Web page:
A few weeks months ago, we announced the Java API. It is at last available, even better we have two versions of the Java API. A standard Java version and a version for Android. You can download them from the usual location. As we have already written about the standard Java library, we are going to talk about the specificities of the Andoid library.
All of our USB sensor modules perform their measurement with the help of digital sensor chips, which are factory calibrated. It's our recipe to guaranty the announced precision of our modules, even when the sensors are moved away. However, we have recently introduced in all our sensor modules an additional adjustment function, allowing your to perform a correction to the measures on the fly. So, what's the need to correct a measure if it is already good? Doesn't this recalibration risk to reduce the measure precision rather than to enhance it?
Among the top ten questions regularly received by support, there is: "When the hell are you finally going to add Python support?" The phrasing is usually more polite, but that's the message :-)
Well, guess what, the Python library is now available, you can at long last control Yoctopuce modules with Python.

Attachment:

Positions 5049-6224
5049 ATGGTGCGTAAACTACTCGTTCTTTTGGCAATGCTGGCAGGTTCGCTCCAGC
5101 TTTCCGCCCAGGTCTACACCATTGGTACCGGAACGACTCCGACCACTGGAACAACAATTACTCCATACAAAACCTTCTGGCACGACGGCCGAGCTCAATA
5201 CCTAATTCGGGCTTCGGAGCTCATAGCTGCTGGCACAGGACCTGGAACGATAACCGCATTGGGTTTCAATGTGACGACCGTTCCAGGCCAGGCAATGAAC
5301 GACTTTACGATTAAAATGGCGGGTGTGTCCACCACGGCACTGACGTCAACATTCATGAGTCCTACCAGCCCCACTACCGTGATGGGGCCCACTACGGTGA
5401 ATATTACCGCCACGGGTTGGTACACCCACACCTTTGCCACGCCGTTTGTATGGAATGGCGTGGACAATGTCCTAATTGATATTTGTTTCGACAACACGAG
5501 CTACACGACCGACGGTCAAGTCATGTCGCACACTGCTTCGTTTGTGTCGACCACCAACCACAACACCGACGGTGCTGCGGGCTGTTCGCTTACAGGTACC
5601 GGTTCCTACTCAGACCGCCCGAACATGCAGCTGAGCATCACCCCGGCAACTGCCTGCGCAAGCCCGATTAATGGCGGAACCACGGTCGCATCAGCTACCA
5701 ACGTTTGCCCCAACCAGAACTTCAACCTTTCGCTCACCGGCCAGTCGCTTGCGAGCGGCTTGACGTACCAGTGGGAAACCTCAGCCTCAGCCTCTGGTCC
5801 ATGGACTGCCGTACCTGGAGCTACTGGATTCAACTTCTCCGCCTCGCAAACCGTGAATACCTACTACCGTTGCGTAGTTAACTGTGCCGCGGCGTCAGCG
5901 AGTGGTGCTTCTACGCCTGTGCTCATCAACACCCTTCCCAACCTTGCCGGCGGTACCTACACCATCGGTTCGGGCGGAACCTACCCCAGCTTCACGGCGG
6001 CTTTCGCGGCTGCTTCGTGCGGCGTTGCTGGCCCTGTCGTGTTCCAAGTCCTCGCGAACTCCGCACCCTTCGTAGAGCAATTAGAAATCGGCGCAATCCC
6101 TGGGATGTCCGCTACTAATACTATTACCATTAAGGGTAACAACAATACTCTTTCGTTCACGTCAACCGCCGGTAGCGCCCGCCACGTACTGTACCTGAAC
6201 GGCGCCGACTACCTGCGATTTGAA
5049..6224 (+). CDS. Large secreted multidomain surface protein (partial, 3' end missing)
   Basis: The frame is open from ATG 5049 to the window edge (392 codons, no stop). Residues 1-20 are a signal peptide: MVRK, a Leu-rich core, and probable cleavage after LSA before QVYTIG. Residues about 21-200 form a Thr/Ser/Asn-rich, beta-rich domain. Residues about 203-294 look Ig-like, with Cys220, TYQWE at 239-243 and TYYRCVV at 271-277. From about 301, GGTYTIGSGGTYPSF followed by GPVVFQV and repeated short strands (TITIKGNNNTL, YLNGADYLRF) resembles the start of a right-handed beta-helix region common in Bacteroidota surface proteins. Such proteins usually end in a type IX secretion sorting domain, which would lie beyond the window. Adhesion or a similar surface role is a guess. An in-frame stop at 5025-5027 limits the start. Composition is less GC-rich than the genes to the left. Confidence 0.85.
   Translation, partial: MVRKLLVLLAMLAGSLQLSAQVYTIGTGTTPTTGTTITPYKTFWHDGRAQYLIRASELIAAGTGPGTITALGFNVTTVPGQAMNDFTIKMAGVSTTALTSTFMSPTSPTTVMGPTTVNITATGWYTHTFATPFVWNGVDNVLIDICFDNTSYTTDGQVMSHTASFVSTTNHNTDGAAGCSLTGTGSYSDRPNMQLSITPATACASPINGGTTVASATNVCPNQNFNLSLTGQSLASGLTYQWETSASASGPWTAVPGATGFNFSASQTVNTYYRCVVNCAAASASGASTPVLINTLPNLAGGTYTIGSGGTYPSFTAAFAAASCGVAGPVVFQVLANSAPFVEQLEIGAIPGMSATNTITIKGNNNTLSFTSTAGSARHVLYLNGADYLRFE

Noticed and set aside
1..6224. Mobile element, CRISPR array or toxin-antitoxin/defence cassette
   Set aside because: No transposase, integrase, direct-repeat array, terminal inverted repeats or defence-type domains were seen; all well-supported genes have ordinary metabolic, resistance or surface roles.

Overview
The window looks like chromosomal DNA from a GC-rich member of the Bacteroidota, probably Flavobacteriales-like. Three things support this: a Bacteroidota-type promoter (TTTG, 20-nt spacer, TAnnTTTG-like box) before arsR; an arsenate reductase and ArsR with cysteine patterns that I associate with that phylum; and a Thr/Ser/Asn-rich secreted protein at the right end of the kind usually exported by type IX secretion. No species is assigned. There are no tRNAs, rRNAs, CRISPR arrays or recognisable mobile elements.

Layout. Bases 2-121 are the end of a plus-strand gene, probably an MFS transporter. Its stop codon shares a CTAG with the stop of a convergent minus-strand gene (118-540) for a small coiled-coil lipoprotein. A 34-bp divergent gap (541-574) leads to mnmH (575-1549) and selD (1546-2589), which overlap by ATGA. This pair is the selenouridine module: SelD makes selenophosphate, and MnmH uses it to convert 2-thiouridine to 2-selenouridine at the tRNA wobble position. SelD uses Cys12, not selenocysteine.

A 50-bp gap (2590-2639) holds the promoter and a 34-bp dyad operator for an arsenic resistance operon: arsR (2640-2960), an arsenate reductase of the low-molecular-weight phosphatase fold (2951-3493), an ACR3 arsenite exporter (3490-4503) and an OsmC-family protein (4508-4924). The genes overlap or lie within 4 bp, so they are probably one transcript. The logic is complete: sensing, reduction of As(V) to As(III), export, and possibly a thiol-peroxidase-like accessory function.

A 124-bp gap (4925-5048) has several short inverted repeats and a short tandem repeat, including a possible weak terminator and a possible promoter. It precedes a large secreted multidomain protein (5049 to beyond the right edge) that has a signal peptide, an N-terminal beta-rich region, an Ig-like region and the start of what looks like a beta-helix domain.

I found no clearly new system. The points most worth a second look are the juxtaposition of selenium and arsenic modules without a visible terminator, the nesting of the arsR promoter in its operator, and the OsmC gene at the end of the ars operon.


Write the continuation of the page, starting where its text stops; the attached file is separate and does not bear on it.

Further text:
One of the most common uses of the Yocto-Temperature is to monitor the temperature in server rooms. Many customers have asked us about applications using our modules under Windows and able to send warning emails in case of temperature increase. To the point that we decided to create one, just like this, because we are really nice people :-)
We spent some time in the last weeks to test how the RikoMagic MK802 is working under Linux in small embedded applications. We present here a short summary of its advantages and disadvantages for this kind of applications, as well as some pieces of advice and tricks if you want to try using it yourself.
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